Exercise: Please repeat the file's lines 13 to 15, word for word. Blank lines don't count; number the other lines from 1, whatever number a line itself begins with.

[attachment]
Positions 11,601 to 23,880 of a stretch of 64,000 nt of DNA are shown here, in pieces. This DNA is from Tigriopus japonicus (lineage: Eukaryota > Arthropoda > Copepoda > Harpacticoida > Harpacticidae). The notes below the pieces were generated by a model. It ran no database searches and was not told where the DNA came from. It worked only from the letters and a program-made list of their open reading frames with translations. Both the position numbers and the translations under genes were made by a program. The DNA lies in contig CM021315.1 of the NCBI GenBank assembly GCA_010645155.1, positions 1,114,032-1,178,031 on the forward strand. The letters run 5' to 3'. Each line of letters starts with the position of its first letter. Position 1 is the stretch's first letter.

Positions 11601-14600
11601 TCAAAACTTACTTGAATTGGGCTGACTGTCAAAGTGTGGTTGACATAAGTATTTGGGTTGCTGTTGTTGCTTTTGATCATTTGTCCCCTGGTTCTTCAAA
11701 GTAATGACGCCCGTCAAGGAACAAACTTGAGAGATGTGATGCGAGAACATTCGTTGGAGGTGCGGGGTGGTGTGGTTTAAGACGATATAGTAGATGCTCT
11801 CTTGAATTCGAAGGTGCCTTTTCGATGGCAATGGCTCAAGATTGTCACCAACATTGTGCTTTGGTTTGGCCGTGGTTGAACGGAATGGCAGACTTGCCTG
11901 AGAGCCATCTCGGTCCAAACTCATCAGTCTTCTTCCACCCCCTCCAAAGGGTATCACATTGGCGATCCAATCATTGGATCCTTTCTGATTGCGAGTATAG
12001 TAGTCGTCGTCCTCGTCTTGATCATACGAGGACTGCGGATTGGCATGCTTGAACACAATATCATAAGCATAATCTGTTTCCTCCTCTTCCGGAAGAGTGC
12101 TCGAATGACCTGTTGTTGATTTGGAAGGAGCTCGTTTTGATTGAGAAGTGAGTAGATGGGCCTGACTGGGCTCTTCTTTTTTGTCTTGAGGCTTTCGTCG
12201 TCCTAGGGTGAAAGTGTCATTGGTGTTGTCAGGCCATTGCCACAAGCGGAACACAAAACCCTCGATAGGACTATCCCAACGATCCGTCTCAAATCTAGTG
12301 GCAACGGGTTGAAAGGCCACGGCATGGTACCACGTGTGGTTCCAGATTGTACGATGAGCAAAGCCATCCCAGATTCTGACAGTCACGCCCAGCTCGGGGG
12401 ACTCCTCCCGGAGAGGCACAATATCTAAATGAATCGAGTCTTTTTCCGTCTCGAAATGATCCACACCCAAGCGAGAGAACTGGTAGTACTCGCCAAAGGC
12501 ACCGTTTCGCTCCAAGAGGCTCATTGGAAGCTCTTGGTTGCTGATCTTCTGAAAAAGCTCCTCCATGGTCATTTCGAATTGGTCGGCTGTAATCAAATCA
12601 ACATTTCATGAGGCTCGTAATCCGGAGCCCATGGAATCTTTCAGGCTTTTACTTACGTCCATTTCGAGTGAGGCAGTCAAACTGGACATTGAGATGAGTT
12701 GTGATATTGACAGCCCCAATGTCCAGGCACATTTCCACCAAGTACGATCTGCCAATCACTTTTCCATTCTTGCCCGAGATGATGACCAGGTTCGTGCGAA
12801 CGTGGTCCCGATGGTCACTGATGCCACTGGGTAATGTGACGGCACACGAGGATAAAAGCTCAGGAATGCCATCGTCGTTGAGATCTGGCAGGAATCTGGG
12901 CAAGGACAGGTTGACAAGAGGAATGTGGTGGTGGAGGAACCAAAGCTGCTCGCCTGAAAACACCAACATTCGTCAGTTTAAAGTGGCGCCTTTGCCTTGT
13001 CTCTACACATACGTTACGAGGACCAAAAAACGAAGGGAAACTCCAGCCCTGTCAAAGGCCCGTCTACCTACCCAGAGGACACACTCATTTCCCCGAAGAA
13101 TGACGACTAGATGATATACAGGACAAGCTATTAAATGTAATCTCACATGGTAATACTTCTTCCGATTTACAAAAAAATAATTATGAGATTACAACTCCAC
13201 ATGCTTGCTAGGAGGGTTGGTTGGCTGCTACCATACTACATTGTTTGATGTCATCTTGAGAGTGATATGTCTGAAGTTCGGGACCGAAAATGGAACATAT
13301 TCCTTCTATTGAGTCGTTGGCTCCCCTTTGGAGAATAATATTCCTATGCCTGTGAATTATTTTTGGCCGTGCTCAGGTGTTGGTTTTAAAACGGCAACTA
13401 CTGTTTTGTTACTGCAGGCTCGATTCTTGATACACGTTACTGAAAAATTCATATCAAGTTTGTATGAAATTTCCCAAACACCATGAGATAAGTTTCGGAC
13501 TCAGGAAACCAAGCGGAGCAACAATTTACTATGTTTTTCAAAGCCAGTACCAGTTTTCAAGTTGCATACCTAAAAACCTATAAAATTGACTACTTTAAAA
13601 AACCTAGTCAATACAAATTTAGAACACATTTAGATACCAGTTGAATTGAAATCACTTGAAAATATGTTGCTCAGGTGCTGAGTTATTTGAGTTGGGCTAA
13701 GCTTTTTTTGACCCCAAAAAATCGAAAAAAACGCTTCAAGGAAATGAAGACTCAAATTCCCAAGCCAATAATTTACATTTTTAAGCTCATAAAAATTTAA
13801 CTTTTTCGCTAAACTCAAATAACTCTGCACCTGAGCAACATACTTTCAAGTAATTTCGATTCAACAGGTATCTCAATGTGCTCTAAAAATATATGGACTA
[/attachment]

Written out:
12601 ACATTTCATGAGGCTCGTAATCCGGAGCCCATGGAATCTTTCAGGCTTTTACTTACGTCCATTTCGAGTGAGGCAGTCAAACTGGACATTGAGATGAGTT
12701 GTGATATTGACAGCCCCAATGTCCAGGCACATTTCCACCAAGTACGATCTGCCAATCACTTTTCCATTCTTGCCCGAGATGATGACCAGGTTCGTGCGAA
12801 CGTGGTCCCGATGGTCACTGATGCCACTGGGTAATGTGACGGCACACGAGGATAAAAGCTCAGGAATGCCATCGTCGTTGAGATCTGGCAGGAATCTGGG